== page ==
Allen was not asked to do much Sunday. There is really not too much you can take from this game in projecting his ability to become a franchise quarterback. He limited turnovers. His only screw up all game was a fumble on, you guessed it, a designed run. Other than that, Allen played an efficient and clean game.
Here are some things I liked;
People like to compare Allen to Cam Newton and rightfully so. Both are big quarterbacks with erratic accuracy who can be lethal in the running game. However, about once a game Allen shows flashes of Aaron Rodgers with his ability to elude pressure and make a play down the field. If he can find more consistency in his game, it is plays like these that give me the most hope.
A few play’s previous, Allen made an even better play. Getting out of a sack and rolling right and throwing a perfect pass to John Brown who couldn’t reel it in because he appeared to have mistimed it. The near touchdown to Singletary that clunked off Josh Norman’s helmet is another example.
Feed The Playmakers
Brian Daboll comes from the New England coaching tree. He is very much set in his ways of attacking the opponent from week to week based on their weaknesses. I get that, but it’s time to feed your playmakers. The combination of Devin Singletary, John Brown, and Cole Beasley should be targeted at minimum 40 times a game. Today they were targeted 33. That’s unacceptable. Funnel your offense through your best players, and make the plethora of other niche players your complimentary weapons.
Tale of Two Run Defense
The Bills were hammered on the ground in the first half against the team from Washington. A week after surrendering over 200 yards to the Eagles, the Bills allowed Adrian Peterson to run for over 100 yards in the first half. They regrouped, however, and were able to shut Washington down in the second half. Peterson finished with only 108 yards.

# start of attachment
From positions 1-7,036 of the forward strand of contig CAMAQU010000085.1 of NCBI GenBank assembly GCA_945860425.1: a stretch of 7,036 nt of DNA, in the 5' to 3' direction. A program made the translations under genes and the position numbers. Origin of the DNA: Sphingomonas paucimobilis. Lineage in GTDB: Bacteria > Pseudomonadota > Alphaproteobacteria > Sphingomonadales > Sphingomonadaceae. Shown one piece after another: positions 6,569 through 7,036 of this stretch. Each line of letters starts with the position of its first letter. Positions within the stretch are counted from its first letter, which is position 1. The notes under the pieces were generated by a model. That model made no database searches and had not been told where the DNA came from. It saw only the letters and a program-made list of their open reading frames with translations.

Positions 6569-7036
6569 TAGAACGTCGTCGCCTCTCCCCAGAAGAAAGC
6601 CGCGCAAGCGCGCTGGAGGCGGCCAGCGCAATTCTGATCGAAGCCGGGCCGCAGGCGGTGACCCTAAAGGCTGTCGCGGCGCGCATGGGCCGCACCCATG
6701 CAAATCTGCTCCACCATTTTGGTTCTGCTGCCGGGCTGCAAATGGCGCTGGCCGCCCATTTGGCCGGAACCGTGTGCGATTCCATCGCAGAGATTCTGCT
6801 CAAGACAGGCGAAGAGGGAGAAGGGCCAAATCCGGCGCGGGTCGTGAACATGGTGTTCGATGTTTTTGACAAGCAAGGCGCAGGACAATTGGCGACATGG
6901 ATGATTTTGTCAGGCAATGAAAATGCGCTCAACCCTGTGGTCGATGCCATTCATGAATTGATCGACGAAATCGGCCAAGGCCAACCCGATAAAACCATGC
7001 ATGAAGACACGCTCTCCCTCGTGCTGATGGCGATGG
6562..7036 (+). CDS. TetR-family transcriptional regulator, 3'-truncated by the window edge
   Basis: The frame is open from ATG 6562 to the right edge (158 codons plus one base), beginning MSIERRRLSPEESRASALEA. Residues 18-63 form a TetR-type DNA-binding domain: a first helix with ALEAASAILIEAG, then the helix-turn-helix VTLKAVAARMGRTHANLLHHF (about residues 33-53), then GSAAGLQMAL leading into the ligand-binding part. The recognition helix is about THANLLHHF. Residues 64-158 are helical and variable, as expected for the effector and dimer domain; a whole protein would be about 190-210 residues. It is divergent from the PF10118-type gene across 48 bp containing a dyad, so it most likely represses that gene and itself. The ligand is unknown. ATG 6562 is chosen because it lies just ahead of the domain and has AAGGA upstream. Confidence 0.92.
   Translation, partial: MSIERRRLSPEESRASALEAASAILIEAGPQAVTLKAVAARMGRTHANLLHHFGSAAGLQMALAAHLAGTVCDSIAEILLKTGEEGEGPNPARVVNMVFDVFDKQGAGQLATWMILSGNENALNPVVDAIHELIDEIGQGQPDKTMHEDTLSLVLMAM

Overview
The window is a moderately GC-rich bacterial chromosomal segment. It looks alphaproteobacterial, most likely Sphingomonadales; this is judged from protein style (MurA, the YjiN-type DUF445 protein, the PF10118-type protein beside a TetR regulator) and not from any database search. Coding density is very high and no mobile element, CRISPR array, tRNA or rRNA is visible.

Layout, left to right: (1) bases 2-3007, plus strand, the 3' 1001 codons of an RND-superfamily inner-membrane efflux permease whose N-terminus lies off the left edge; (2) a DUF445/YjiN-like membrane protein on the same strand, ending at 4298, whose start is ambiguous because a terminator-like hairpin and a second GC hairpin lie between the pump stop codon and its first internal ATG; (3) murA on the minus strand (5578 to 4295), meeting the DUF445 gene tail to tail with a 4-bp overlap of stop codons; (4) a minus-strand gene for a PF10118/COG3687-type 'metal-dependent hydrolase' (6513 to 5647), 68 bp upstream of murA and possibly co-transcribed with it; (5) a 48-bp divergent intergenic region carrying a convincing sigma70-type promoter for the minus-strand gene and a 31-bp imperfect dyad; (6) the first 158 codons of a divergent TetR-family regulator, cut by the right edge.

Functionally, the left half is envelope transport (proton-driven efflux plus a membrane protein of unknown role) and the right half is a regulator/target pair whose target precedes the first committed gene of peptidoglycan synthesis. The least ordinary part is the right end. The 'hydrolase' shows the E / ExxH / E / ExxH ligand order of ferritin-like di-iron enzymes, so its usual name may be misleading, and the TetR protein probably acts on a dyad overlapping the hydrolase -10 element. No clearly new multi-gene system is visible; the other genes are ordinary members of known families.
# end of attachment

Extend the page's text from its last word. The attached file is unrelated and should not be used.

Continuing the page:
The Rest of the Defense
The Buffalo Bills defensive line isn’t good, and a three-man rotation inside and out didn’t really change much. Don’t let the four sacks deceive you. They cannot get to the quarterback and it is glaringly obvious. They schemed up a few good blitzes in the second half to finish off the game, but the pressure from the guys actually paid to get to the QB has been brutal. Dwayne Haskins may have been schemed out of relevance in other ways. We will get to that in a moment, but we did not make him feel uncomfortable all game. That may fly against Haskins, but, in the long run, it won’t. A complete makeover of the defensive line is in store for 2020.
The secondary, on the other hand, was incredible. They just flat out did their jobs. They gave up nothing big, no game-breaking plays. Haskins finished a paltry 15/22 for 144 yards and no scores. There were no turnovers because as I stated above the Bills did nothing to make him uncomfortable.
The Bills are an average team playing a below-average schedule. They aren’t going to blow teams out. They just need to do their jobs like they did today and beat the teams they are supposed to beat. .500 the rest of the way gets you into the post-season, and after that, we can fix some glaring holes in the off-season. Keep stacking wins.